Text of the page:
Alma (Barnes) Scott
Thanksgiving is a meal served with
tradition in mind. Maybe you use great-
grandma’s silver, or linen napkins and tablecloths, or your largest, finest serving
platters. Or maybe you dig out the same worn, dented pots and chipped, scratched bowls that your mother and her mother used to prepare their own Thanksgiving dishes.
No matter how your table is set or what kitchen tools you use, the food is the star of the show. And often, the menu is predetermined by generations of your family’s cooks.
We asked some Apex families to share a few recipes for favorite dishes that appear on their Thanksgiving tables year after year.
From an Heirloom Cookbook
Grandmother’s well-used cookbook is a treasure cherished by Nicole Ridout and her mother, Carol Scott Stone. Nicole’s grandparents, Exum and Alma (Barnes) Scott, were farmers in Kenly, North Carolina. In addition to raising a family, Alma helped with the farm’s pigs, tobacco, and soybeans. The Bright Leaf Cook Book was Alma’s go-to resource for recipes, evident by her notations and circled favorites. However, she was known to come up with a dish or two herself.
To this day, Nicole’s family enjoys grandmother Alma’s Orange Glazed Sweet Potatoes as well as two different dressings with their Thanksgiving turkey. One is the “Dressing for Turkey” recipe from The Bright Leaf Cook Book. The other is an Oyster Dressing that her grandmother created herself. “Oysters were a treat and not always available,” Nicole says, “[At Thanksgiving], her oyster dressing was the first item to disappear. She made both because she knew that not everyone liked oysters.”
Also from the heirloom cookbook come two traditional after-dinner
treats: Pecan Kisses and a Sugarless Spice Cake courtesy of Nicole’s great-grandmother, “Granny” Scott.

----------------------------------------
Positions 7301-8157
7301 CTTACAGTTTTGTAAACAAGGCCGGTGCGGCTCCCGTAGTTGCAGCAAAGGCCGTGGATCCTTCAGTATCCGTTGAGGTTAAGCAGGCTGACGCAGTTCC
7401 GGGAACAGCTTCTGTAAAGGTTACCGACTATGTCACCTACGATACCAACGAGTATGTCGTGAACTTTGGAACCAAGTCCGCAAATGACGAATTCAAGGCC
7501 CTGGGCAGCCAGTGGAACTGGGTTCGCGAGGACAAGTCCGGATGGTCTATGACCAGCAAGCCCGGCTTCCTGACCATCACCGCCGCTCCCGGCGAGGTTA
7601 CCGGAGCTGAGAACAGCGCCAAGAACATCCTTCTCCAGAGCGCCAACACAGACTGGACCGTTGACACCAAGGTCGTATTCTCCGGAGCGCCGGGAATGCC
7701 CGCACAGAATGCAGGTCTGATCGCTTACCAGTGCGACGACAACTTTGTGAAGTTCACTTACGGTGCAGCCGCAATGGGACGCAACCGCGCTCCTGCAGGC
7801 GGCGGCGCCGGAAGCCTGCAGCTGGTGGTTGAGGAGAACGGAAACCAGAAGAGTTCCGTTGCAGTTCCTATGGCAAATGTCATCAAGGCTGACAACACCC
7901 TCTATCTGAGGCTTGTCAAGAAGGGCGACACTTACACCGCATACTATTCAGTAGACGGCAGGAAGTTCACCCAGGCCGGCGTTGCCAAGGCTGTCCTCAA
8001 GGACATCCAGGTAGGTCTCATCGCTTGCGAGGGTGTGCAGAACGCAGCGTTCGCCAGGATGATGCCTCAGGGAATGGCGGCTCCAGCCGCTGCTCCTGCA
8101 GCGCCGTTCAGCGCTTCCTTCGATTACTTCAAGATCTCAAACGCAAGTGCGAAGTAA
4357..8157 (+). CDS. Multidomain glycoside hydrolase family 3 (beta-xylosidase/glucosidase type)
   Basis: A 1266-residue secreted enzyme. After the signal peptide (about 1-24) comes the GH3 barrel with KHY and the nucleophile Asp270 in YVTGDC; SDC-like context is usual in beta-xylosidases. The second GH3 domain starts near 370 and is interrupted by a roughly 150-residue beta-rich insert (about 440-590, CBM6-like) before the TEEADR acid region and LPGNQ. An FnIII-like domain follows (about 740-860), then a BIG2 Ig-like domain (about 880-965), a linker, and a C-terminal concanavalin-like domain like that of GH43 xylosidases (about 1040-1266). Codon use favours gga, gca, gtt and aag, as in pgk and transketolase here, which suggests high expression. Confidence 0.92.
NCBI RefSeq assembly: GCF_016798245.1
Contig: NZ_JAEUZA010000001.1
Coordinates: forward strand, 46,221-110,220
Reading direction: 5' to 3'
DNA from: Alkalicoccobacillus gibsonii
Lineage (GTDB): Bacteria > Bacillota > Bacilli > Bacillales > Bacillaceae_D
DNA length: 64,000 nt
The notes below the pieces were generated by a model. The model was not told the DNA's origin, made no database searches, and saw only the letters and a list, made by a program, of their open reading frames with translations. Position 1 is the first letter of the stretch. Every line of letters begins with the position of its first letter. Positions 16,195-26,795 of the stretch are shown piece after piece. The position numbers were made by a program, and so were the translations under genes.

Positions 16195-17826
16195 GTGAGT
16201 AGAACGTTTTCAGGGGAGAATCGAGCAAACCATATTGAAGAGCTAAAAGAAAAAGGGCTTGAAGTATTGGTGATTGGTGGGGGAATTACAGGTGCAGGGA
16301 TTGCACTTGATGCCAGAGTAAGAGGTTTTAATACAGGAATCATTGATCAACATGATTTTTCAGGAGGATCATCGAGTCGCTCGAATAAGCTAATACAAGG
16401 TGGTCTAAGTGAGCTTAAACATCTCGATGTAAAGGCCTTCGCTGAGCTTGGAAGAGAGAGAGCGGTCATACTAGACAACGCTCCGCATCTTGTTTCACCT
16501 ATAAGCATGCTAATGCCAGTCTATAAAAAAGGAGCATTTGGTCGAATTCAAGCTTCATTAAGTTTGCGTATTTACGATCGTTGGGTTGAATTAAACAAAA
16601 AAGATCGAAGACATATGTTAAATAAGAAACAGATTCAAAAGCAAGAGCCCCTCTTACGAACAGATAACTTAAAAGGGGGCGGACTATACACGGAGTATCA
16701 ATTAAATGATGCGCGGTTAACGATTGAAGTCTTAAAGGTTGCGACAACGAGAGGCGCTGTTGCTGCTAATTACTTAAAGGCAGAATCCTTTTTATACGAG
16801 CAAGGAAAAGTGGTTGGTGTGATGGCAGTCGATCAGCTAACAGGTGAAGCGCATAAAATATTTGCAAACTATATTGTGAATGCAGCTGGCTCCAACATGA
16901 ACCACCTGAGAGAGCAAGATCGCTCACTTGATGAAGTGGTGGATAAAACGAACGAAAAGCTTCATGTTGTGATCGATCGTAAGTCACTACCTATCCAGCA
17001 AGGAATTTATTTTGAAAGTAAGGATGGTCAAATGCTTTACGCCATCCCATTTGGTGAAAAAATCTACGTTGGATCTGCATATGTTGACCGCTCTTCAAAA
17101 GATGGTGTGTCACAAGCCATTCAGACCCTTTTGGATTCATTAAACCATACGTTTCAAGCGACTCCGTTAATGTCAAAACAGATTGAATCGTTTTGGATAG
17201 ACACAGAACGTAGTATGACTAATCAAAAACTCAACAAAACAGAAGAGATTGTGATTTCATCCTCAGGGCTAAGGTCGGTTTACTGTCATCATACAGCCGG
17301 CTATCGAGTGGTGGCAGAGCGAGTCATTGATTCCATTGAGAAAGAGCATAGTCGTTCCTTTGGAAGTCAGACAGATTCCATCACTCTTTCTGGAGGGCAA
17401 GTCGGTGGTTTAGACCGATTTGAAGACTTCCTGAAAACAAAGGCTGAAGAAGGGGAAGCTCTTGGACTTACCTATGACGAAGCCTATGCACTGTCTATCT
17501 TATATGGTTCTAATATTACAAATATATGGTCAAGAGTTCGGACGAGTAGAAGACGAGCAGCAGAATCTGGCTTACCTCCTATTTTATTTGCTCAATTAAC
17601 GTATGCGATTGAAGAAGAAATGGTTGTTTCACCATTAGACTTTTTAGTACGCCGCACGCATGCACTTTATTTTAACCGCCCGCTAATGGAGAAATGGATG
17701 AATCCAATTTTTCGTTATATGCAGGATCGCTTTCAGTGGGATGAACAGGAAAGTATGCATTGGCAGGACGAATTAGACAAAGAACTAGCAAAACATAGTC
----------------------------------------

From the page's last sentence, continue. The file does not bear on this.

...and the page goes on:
Nicole’s grandfather, Exum Scott, was an award-winning farmer and Scott Farm remains in the family. Today, Scott Farm is in the capable hands of Nicole’s
cousins, and they raise hormone-free beef cattle, cotton, tobacco, and soybeans.
OYSTER DRESSING (Alma Scott)
6 pieces bread
1 pack crackers
1 raw egg
2 tsp. poultry seasoning
3 pints oysters
Bake at 400° for 20 minutes. Take out when bubbly.
ORANGE GLAZED SWEET POTATOES (Alma Scott)
½ cup brown sugar
½ cup white sugar
½ tsp. salt
1 Tbsp. corn starch
½ cup orange juice
Combine and cook 5 minutes, stirring constantly. Add ½ cup margarine and a little cinnamon. Pour over potatoes and cook 25-30 minutes.
An Abundance of Sweets
Melanie Peeler’s great-grandparents were Charlie Franklin Cauble and his wife, Vertie Caroline Ribelin Cauble. They had 13 children, one of whom was Melanie’s grandmother, Willie Cathern Cauble Boger. The Caubles raised their family in Rowan County and Willie and most of her siblings never moved away.
“As a child,” Melanie says, “All of these siblings were my aunts and uncles, rather than my great-aunts and great-uncles. Many of the older kids were married with families of their own, while my grandmother’s youngest brother, Uncle Eugene, was just two years older than my mom. Mom was an only child.”
“Every year, each of the siblings prepared multiple batches of one treat that they made the best (cakes, cookies, nuts, peanut brittle, etc.) and shared them with all the other families. In our house, we had lots of sweets to eat for several weeks.”
“My grandmother’s tastiest treat was her Strawberry Custard. It was amazing! As an adult, she finally let me ‘help’ her to prepare the many batches to share and that will always be one of my fondest memories!”
FRUIT EGG BATTER CUSTARD (Willie Boger)
1 1/2 cup sugar
2 Tablespoons flour
1 large can evaporated milk
1 cup plain milk
Separate eggs. With yolks only, add sugar and flour and stir until smooth. Add a little milk along until dissolved then add remaining milk. Beat egg whites, and fold into above batter. This makes three 8”pies. Put cherries, strawberries, or any other fruit into pie crust. Pour over batter. Bake at 325° degrees for approximately 30-40 minutes. Best warm with Cool Whip or ice cream!
Something for Everyone
Laura Linton’s family has special dietary needs. Her daughter is a vegetarian, her son only likes meat, and her mother-in-law is allergic to many things, including garlic and onions. In spite of the need to get creative with their Thanksgiving menus, the Lintons have found some favorites that everyone enjoys and that have been traditions for many years.